How to help
Anyone with information about the disappearance of Kristi Cornwell is asked to call 1-800-597-8477. A $50,000 reward is available.
BLAIRSVILLE - Nearly a year has passed since Jo Ann Cornwell's daughter Kristi walked out the door of their Union County home for what was supposed to be a 30-minute walk.
"It's like time has stood still, and I'm still stuck in that night, just waiting for her to come home," Jo Ann Cornwell said.
Wednesday will mark the one-year anniversary of Kristi Cornwell's disappearance. The 39-year-old single mother was walking along Jones Creek Road for exercise when she was apparently abducted. Her boyfriend was speaking with her on her cell phone when the abduction occurred, authorities said.
And though a possible suspect in the case was identified earlier this year, he may have taken secrets with him to the grave when he committed suicide.
All the while, Jo Ann Cornwell still hopes she'll see her daughter again.
"I'll never give up hope," she said. "Unless I know different. I know she may not be (alive), but I know that miracles happen every day, too, and people are found who were held captive for years. So I have to hold out hope."
Kristi Cornwell walked the route from her parents' home west of Blairsville past Union Baptist Church and along a two-lane country road a few nights a week. She went out shortly before 9 p.m. Aug. 11, 2009, and was seen walking past the church, out toward the remote road surrounded by pasture and a few farmhouses.
Her boyfriend told police he heard sounds of a struggle over the phone. Her personal effects, including a cell phone, were later found along the side of the road.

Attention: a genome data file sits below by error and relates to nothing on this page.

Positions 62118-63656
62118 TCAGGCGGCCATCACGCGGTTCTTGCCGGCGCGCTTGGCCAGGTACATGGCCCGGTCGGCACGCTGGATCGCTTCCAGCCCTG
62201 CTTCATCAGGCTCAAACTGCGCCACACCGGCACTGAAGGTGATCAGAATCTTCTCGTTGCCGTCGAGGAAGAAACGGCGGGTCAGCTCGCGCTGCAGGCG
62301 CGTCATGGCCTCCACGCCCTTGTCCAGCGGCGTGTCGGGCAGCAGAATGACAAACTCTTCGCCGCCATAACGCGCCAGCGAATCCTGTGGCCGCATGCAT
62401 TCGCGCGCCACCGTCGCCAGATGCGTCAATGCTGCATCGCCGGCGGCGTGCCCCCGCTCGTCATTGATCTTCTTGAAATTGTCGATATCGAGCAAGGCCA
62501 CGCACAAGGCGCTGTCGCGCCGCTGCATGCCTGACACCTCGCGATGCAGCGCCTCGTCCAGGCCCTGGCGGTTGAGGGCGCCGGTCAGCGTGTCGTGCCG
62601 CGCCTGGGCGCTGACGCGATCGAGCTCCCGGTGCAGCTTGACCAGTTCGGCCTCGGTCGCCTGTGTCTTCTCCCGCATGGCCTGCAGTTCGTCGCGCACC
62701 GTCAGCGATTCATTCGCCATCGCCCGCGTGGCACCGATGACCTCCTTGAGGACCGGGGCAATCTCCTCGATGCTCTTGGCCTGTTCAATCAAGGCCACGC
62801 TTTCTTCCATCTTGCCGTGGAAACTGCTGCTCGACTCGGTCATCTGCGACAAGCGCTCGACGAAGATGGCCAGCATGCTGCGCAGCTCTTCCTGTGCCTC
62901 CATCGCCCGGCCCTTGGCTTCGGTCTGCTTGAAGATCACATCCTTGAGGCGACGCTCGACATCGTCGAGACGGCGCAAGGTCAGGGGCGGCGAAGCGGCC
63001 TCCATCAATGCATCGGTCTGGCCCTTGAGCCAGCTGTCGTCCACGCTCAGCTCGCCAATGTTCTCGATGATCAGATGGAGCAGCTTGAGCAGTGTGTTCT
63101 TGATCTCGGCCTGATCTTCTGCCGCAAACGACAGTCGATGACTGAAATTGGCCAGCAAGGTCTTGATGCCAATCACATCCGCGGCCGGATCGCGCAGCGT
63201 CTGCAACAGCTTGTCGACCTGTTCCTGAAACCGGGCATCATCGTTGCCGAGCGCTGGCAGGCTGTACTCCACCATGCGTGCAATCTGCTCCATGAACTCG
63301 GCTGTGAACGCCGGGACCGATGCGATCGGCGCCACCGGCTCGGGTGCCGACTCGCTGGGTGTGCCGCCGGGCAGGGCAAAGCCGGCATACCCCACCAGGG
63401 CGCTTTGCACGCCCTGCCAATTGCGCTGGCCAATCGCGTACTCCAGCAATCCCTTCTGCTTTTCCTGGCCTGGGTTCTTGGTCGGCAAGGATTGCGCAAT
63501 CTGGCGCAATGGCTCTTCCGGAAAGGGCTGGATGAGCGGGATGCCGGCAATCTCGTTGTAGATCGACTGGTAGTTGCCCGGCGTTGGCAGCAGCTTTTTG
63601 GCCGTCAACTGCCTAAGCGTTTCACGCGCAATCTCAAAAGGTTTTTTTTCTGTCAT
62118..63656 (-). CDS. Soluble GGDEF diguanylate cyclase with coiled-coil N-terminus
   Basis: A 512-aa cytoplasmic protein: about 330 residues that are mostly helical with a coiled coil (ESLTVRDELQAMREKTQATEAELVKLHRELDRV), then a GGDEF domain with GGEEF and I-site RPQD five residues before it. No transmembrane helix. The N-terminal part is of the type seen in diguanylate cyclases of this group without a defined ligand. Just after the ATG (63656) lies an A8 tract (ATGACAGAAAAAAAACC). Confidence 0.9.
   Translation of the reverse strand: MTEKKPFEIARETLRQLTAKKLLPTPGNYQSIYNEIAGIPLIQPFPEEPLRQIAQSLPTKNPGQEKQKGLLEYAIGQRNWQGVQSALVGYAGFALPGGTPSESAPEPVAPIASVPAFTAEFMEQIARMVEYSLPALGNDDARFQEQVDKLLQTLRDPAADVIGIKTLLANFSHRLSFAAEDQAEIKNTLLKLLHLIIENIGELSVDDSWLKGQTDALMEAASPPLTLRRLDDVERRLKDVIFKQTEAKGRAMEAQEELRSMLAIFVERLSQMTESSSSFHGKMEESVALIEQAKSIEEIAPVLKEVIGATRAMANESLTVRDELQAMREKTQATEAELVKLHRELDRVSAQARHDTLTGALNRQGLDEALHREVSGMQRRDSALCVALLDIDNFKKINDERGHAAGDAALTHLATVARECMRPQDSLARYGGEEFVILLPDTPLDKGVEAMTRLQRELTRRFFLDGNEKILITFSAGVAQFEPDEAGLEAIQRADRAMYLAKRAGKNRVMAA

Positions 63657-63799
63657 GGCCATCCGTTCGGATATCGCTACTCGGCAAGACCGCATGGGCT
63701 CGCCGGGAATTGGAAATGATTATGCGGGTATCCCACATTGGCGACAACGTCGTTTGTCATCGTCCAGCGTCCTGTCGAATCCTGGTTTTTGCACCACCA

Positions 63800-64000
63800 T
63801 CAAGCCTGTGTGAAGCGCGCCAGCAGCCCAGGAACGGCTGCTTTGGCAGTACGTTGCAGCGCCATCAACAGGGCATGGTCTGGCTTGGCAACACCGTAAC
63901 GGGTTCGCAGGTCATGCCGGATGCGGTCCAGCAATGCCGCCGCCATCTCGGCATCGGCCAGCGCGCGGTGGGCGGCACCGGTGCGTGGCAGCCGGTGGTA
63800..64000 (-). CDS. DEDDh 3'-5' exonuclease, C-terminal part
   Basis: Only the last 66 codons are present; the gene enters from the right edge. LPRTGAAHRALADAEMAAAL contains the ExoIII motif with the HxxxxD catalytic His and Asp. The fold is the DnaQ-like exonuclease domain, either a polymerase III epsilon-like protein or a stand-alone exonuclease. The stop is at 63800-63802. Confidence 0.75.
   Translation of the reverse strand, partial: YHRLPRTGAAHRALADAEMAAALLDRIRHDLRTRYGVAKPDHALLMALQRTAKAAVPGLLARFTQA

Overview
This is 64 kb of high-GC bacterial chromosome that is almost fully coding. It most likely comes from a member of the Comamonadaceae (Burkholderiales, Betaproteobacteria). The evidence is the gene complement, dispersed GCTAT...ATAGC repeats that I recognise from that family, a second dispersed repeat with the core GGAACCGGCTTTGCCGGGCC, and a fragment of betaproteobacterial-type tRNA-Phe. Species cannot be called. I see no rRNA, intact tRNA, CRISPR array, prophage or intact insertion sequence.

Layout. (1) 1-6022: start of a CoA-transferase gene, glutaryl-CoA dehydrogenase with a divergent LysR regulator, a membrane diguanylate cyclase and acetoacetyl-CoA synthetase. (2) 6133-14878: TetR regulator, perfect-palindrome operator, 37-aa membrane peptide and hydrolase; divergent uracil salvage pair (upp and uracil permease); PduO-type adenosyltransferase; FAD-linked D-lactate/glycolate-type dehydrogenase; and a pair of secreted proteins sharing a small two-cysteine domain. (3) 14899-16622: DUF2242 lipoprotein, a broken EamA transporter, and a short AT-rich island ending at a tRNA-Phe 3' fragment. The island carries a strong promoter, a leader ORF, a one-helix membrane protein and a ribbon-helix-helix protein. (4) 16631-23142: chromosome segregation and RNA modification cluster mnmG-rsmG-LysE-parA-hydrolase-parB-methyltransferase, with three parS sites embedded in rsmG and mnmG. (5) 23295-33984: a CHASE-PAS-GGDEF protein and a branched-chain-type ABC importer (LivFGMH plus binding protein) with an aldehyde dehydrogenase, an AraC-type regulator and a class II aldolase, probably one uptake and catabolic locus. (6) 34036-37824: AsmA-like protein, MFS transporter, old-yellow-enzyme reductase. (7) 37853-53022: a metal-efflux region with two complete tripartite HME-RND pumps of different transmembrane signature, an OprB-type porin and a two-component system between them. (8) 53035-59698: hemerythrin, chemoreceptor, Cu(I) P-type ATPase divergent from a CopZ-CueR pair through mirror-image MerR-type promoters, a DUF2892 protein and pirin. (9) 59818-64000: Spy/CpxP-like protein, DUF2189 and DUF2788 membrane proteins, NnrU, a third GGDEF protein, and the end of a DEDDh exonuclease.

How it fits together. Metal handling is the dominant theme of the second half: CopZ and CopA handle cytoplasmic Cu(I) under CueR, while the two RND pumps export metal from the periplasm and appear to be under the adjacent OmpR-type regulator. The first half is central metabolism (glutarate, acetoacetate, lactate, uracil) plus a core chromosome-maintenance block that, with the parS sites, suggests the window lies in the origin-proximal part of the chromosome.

Investigators pieced together a possible scenario from a similar incident in nearby Ranger, N.C., and issued a lookout for a Nissan Xterra pickup truck.
James Scott Carringer, a 42-year-old real estate appraiser from Young Harris, owned such a truck and was a suspect in an attempted abduction of a child in Montgomery, Ala. In April, Carringer killed himself as police attempted to arrest him on charges of raping a woman in Ellijay.
"He is still a lead that we're trying to develop information on," said Georgia Bureau of Investigation Special Agent Kim Williams, who heads up the Cleveland regional office that is investigating Cornwell's disappearance. "However, since he's not available to us, things are going a little slower than they normally would. We're still collecting information about him. Any additional information we could get from the public about (Carringer) and his travels would be helpful."
A letter received by Cherokee County, N.C., authorities that was purportedly from the grandmother of someone involved in Cornwell's abduction is still considered valid, but investigators haven't determined who wrote it, Williams said.
"We would still ask that the author of that letter come forward, because that's a good lead," she said.
Jo Ann Cornwell and her family have done everything they can think of to find out what happened: going on national television, sending out mass mailings and offering a $50,000 reward for information. A television documentary crew recently spent a week in Union County working on a program about the case that will air this fall.
The family members welcome the media attention, no matter how difficult it can be to dredge up their emotions, if only to keep Kristi Cornwell's disappearance in the public consciousness.
"I know it does begin to fade," Jo Ann Cornwell said. "A year is a long time."
Anyone with information about the disappearance of Kristi Cornwell is asked to call 1-800-597-8477. A $50,000 reward remains available.